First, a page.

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Five Things to Know About the Future of the Meatpacking District

The view of the Meatpacking from the Whitney Museum.
The view of the Meatpacking from the Whitney Museum.
Max Touhey for Curbed

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The Meatpacking District post–Whitney Museum opening looks a lot different than the one that existed even a few years prior. And in the future, the changes will be even more dramatic. Real estate site The Real Deal grilled six developers in the hopes of making sense of it all, and confirmed that a handful of high-profile additions to the neighborhood — namely Google, the High Line, and the Whitney Museum — have cemented it as a fast-growing hub for tech, tourism, and shopping. Here, we've broken the specifics down into five need-to-know facts:

1. Every single slice of the Meatpacking District is now real estate gold.

"There is nearly nothing left to be developed and very little to be redeveloped," explains Jared Epstein, vice president of Aurora Capital Associates . "Competition from investors to own a piece of the neighborhood is fierce and will remain so."

2. You can thank Restoration Hardware and the Whitney Museum, which has caused sales at some stores to spike 30 to 40%, for every store that follows.

Once it opens, hotel, restaurant and all, "[Restoration Hardware] will be the neighborhood's much-needed retail anchor," says Epstein. "The biggest impact has been the opening of the Whitney Museum this year," adds Jedd Nero of Avision Young. "It's a destination location now."

3. And if your office suddenly moves to the Meatpacking, that's Google's doing.

"Other companies in the TAMI [tech, adversing, media, and information] sector are scouring for opportunities to locate their office close to Google's headquarters [111 Eighth Avenue]," Epstein says.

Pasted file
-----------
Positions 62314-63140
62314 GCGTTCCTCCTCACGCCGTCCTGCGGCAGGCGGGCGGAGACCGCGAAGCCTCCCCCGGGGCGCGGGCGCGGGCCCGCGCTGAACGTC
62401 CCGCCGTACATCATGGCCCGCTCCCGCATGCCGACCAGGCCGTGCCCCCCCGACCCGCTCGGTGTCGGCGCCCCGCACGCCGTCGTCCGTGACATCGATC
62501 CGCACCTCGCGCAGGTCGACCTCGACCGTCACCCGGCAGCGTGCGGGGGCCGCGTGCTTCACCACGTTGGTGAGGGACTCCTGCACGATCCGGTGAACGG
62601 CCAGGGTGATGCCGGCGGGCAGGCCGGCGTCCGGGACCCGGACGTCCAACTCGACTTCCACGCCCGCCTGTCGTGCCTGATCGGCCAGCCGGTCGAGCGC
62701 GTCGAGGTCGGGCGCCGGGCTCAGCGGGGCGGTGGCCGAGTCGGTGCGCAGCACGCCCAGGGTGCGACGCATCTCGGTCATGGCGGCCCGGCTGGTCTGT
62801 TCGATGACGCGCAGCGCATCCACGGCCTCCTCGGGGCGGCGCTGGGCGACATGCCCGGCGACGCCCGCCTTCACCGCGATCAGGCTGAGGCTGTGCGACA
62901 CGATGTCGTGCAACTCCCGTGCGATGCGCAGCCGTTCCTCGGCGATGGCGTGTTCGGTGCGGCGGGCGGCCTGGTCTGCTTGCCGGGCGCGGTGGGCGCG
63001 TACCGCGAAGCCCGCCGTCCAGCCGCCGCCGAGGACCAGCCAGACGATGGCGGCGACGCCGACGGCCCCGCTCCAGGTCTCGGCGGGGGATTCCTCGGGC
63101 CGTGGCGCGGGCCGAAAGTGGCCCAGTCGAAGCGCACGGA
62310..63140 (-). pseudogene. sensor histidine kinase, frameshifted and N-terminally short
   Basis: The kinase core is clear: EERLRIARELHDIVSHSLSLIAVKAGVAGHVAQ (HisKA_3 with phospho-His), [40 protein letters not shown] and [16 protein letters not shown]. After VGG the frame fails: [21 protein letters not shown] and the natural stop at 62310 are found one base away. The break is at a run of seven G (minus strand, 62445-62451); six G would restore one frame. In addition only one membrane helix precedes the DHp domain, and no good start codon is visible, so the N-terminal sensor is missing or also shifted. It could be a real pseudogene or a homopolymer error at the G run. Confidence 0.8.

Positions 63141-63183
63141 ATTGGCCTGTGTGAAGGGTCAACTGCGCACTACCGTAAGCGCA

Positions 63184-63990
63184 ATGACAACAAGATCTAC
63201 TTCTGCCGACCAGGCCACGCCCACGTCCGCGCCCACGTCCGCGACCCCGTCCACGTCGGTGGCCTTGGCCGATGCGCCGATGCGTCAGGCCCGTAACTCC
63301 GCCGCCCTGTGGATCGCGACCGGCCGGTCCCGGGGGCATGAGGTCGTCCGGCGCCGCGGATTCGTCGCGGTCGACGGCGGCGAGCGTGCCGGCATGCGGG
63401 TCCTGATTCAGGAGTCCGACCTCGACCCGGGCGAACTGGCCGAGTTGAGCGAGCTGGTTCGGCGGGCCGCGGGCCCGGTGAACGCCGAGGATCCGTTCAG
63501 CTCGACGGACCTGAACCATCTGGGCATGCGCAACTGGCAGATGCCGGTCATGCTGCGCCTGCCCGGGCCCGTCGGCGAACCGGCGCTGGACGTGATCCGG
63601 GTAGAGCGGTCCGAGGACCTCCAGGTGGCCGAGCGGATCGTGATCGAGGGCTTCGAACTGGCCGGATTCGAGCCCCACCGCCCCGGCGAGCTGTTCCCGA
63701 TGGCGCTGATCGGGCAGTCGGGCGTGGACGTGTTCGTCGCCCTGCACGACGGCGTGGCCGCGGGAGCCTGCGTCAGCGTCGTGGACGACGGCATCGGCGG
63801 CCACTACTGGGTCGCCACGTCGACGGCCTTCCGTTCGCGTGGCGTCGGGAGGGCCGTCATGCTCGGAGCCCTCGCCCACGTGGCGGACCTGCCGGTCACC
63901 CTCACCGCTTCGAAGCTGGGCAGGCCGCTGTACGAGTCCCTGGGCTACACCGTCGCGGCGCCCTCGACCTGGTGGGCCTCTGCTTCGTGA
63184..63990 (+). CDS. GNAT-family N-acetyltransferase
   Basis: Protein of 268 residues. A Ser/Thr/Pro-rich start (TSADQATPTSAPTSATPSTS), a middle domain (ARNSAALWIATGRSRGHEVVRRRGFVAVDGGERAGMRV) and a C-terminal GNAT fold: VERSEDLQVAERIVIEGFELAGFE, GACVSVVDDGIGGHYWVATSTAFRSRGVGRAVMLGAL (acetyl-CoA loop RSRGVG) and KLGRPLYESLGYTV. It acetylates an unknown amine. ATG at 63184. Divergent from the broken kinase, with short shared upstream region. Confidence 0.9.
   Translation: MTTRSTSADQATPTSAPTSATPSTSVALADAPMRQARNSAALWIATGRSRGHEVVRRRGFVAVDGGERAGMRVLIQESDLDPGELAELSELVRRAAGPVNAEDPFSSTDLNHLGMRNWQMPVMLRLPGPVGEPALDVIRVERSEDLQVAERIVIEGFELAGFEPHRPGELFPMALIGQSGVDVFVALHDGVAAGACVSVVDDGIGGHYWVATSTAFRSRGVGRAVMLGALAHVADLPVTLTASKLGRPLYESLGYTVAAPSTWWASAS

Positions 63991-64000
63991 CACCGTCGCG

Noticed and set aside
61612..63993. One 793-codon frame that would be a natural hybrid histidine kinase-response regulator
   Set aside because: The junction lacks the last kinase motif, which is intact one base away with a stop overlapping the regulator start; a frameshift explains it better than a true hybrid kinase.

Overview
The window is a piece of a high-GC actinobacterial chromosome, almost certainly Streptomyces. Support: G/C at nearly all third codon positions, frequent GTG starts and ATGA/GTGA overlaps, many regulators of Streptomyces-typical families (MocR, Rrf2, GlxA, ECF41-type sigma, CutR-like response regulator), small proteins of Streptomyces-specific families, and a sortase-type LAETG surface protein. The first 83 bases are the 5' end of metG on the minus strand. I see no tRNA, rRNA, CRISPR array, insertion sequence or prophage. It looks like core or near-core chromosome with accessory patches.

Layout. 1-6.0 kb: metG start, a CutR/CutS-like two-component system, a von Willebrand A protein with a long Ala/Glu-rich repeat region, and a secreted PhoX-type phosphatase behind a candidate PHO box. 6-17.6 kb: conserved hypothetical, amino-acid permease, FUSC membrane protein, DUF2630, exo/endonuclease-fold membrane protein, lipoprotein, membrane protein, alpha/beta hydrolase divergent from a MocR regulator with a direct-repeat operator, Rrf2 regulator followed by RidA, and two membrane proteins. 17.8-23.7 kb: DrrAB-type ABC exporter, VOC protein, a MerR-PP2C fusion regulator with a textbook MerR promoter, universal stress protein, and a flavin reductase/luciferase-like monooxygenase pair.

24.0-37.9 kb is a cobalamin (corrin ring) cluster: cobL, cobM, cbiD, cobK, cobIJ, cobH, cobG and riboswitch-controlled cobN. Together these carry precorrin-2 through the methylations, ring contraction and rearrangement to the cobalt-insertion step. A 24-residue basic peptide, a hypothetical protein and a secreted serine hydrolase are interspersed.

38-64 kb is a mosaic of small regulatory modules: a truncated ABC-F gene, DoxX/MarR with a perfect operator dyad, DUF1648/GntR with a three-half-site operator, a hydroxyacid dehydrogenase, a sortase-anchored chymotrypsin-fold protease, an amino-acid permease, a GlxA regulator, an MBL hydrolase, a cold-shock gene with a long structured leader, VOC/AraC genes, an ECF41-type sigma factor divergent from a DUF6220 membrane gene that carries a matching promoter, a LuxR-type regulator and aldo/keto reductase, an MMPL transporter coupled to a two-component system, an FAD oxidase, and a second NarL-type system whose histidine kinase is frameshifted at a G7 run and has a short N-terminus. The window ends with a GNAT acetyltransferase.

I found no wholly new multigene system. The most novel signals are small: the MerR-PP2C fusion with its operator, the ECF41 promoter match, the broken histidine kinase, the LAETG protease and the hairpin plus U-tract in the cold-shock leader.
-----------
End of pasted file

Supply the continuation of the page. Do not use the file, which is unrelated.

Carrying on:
4. Expect a lot more chain stores.

"I'd like to see more national retailers like Uniqlo or Banana Republic, and more fashion in general, in addition to Rag & Bone, Intermix, and Jeffrey," says Karen Bellantoni, vice chairperson of RKF (She's getting her wish: Madewell is on the way).

Adds Brad Cohen, senior director of Eastern Consolidated: "In recent years, the retailers showing interest in the area has shifted from the very high-end boutiques like Alexander McQueen and Stella McCartney to more mainstream [shops]. Stores like Anthropologie, Lululemon, and Patagonia are being attracted to the district because of co-tenancy." That shift has also resulted in the disappearance of smaller boutiques, like Owen.

5. Small businesses, like biker bar Hogs & Heifers, will increasingly feel the pressure of massive rent hikes.

"Anyone who has enjoyed that kind of rent and has their lease coming up — in an area where rents are going up dramatically — it will be hard for them to stay where they are," says Nero. And while there is "a lot of interest from smaller, local retailers that are concept-driven," according to Jamestown President Michael Phillips, it's unclear how these small businesses will be able to afford the rising rents.